In FIG. 3, reference numeral 21 is a radiation producing apparatus, 23 is a radiographic image conversion panel having a stimulative phosphor material layer thereon, 24 is a laser beam source for emitting a radiographic latent image in the form of stimulative fluorescence from the radiographic image conversion panel, 25 is a photodetector for detecting the stimulative fluorescence emitted from the radiographic image conversion panel, 26 is a device for reproducing an image according to photoelectric conversion signals detected by photodetector 25, 27 is a device for displaying the reproduced image, 28 is a filter for separating stimulative excitation rays and the stimulative fluorescence from each other so as to transmit only the stimulative fluorescence, and 29 is an optical means relating to the invention. 25, 26 and 27 each shall not be limited to those mentioned above, but they may be of any types provided that the optical information given from 23 can be reproduced in any way into the images thereof.

As illustrated in FIG. 3, when subject 22 is positioned between radiation producing apparatus 21 and radiographic image conversion panel 23 and radiation rays are radiated to the subject, the radiation rays penetrate the subject according to the radiation penetration of each part of the subject, and the penetrated image (i.e., the image formed according to various intensity of the radiation rays) falls on radiographic image conversion panel 23. The penetrated image incident thereon is absorbed in the stimulative phosphor material layer of radiographic image conversion panel 23, and a number of electrons and/or holes is produced in proportion to the dose absorbed in the stimulative fluorescent material layer. The electrons and/or holes are then stored in the trap-level of the stimulaive phosphor material. In other words, a storage image (i.e., a latent image) of the radiation penetration image is formed.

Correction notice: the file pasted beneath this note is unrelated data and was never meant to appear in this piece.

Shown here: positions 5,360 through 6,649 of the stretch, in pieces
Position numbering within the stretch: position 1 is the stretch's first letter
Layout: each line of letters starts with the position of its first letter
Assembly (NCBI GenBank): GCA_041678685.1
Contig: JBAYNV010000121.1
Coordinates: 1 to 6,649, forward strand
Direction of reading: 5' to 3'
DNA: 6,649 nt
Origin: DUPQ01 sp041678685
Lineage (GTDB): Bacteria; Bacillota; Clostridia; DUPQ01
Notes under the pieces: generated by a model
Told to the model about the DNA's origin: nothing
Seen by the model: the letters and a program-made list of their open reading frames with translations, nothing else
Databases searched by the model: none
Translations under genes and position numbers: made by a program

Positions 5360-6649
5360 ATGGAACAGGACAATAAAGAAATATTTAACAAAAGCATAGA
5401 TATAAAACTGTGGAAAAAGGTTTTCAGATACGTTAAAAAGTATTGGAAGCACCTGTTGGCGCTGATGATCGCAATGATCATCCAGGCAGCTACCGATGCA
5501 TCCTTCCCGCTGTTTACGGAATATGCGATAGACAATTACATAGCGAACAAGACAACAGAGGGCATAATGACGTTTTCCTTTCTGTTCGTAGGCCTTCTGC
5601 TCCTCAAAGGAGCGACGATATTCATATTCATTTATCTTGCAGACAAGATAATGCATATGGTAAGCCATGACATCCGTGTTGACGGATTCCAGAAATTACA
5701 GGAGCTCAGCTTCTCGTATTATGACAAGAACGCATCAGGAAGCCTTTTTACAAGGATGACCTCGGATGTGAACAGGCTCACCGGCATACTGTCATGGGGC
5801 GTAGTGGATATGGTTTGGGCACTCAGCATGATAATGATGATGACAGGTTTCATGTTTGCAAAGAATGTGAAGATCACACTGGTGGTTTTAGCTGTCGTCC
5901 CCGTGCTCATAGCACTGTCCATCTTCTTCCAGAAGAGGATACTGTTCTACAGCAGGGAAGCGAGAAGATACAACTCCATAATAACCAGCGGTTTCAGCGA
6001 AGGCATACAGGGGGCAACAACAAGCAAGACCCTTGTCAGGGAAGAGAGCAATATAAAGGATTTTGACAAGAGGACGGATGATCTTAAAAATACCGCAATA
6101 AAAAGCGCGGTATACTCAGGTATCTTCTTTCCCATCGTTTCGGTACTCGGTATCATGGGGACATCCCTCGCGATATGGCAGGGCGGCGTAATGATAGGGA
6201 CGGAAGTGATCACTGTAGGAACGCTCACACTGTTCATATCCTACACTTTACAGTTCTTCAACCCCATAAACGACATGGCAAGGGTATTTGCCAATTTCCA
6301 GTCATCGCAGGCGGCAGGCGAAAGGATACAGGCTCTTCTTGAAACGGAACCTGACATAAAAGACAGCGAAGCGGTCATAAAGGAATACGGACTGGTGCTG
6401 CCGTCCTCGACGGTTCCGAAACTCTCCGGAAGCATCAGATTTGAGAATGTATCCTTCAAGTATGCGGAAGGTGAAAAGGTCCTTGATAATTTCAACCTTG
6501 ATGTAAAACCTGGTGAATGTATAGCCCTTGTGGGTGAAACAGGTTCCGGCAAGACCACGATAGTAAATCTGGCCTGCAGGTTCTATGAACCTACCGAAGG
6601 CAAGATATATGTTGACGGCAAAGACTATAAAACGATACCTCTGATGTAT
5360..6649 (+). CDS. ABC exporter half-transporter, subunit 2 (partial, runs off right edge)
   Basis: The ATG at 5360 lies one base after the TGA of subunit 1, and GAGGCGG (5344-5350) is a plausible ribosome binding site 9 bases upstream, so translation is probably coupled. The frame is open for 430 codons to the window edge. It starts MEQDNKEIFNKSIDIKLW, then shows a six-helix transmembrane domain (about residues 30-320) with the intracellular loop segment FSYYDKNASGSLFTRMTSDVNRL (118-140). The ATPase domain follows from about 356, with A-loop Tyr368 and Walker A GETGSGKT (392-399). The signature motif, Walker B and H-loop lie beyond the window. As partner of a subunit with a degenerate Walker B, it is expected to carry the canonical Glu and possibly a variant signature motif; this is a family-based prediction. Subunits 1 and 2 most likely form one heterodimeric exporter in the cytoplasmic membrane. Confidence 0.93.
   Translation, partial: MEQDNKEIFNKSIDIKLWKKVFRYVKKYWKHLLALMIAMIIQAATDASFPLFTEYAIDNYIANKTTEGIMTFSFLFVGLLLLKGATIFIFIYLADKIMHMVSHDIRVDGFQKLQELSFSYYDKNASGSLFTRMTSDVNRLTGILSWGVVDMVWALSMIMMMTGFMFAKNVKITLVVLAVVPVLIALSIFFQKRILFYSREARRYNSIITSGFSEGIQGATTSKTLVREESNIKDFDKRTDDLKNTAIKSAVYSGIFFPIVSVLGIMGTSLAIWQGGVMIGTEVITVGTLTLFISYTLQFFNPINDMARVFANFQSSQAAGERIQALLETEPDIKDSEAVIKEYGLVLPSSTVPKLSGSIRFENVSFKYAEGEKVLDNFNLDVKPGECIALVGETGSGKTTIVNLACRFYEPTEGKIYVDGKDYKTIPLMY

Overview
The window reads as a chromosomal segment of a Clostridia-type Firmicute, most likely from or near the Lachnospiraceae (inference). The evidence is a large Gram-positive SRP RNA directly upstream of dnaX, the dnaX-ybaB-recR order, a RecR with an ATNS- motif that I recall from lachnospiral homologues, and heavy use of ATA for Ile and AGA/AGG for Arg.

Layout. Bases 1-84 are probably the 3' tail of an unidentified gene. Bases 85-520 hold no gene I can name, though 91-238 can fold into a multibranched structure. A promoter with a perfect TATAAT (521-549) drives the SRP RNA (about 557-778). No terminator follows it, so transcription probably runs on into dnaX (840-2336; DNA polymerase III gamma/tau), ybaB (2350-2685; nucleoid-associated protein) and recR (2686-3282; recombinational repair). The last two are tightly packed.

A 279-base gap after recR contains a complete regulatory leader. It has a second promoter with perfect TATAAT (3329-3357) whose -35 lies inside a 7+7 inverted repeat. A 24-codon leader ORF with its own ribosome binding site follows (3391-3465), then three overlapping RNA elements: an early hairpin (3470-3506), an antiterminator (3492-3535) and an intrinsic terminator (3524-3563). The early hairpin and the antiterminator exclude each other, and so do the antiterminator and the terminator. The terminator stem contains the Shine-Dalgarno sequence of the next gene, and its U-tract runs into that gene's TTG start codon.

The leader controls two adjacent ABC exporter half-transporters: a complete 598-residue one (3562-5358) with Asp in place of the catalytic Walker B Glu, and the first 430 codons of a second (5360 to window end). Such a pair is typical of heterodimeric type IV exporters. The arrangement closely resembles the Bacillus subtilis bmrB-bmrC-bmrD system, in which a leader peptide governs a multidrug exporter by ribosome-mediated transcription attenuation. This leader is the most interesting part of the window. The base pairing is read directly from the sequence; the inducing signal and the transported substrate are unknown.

Next, the electrons and/or holes stored in the trap-level of the stimulative phosphor material layer of radiographic image conversion panel 23 are excited by the rays of light having only the emission wavelength of the laser beam which have an emission wavelength in the region of the stimulative excitation wavelengths of the stimulative phosphor material used in radiographic image conversion panel 23, so that the stored image is emitted in the form of stimulative fluorescence. The intensity of the emitted stimulative fluorescence is in proportion to the intensity of the radiant energy absorbed in the stimulative phosphor material layer of radiographic image conversion panel 23. The stimulative fluorescence is separated from laser beams by a filter, and is, for example, converted into electric signals by photodetector 25, e.g. a photomultiplier tube. After reading the radiographic image, the output of the photodetector is amplified and filtered, and the image is then processed, if necessary. After processing the image, the electric signals are sent to an image reproduction means such as a CRT and the radiographic image is displayed on an image display means.

Next, the invention will be described in greater detail with reference to the following embodiments thereof:

EXAMPLE 1

The dispersion of eight parts by weight of fluorescent material comprising BaFBr:Eu2+ was carried out with a solvent prepared by mixing equal parts of acetone and ethyl acetate in one part by weight of polyvinyl butylal as a binder, and the dispersion solution was coated on a polyethylene terephthalate support by the use of a wire-bar, so that a panel was prepared.